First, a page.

The Attachment Style Interview (ASI): a support-based adult assessment tool for adoption and fostering practice

Bifulco, Antonia and Jacobs, Catherine and Bunn, Amanda and Thomas, Geraldine and Irving, Karen (2008) The Attachment Style Interview (ASI): a support-based adult assessment tool for adoption and fostering practice. Adoption and Fostering, 32 (3). pp. 33-45. ISSN 0308-5759

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Abstract

Attachment theory is becoming increasingly influential across health and social care fields in providing explanations of individuals' capacities to achieve effective support, close partner relationships and good parenting of their own and others' offspring. Adoption and fostering services were among the first to use attachment theory to inform evidence-based practice. While it has been used for the assessment of parenting capacity and attachment insecurity in children, there has been little parallel development of standardised assessments for carers, especially in terms of partner relationship, close support figures and ability to access support. This is a critical element in determining suitability for adoption and fostering carer roles and post-placement support. The Attachment Style Interview (ASI — Bifulco et al, 2002a,b) provides such a tool and concurs with requirements identified for carers in DfES Practice Guidance (Department for Education and Skills, 2006). Antonia Bifulco, Catherine Jacobs, Amanda Bunn, Geraldine Thomas and Karen Irving explain the research background to the ASI and describe its growing use in the adoption and fostering assessment process. They also discuss the importance of using evidence-based and standardised assessment tools to maximise effective practice.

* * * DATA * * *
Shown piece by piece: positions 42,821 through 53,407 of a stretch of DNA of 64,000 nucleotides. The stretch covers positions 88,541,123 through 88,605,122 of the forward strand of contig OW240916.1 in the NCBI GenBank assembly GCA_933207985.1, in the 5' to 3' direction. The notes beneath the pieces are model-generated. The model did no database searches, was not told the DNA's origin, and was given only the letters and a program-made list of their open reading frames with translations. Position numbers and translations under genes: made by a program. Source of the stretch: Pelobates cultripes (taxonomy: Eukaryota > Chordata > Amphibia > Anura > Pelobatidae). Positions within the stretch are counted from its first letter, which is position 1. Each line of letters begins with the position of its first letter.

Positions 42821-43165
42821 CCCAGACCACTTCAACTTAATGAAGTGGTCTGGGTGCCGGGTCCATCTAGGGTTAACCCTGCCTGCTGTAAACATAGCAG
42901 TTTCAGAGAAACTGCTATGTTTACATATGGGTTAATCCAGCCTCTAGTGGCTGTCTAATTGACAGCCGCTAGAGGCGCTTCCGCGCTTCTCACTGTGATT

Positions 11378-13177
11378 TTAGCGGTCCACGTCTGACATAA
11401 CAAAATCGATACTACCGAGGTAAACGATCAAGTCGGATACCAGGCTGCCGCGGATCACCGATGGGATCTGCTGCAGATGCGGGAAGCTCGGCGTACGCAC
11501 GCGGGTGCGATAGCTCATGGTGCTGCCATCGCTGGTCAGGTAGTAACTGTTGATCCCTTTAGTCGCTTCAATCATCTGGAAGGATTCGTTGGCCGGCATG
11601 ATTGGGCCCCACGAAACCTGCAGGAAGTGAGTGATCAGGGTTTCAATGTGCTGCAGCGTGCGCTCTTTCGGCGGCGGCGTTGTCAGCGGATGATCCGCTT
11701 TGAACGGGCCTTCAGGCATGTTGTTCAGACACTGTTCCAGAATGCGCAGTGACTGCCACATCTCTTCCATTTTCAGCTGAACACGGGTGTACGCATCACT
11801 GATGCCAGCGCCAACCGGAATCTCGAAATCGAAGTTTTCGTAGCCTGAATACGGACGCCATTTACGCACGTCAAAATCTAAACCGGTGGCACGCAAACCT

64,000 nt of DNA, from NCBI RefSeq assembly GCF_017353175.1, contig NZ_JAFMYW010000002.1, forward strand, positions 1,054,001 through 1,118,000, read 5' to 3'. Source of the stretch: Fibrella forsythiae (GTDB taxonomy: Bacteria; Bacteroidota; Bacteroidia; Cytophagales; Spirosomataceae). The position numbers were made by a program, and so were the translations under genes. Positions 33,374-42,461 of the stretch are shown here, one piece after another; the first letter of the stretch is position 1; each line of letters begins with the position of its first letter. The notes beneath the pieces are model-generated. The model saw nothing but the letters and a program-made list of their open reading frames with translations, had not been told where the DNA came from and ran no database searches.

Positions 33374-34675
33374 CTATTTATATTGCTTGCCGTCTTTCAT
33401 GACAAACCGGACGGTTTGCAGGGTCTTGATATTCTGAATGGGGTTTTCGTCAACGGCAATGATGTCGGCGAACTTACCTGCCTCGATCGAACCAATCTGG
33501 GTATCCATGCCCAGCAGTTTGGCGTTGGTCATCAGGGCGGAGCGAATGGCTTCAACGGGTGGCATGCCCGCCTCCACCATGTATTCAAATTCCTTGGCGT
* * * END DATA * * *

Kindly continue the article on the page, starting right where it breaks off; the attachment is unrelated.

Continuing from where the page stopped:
Item Type: Article
Research Areas: A. > School of Science and Technology > Psychology
A. > School of Science and Technology > Psychology > Centre for Abuse and Trauma Studies (CATS)
Item ID: 12522
Useful Links:
Depositing User: Natasa Blagojevic-Stokic
Date Deposited: 02 Dec 2013 07:39
Last Modified: 07 Dec 2018 08:47
URI: http://eprints.mdx.ac.uk/id/eprint/12522

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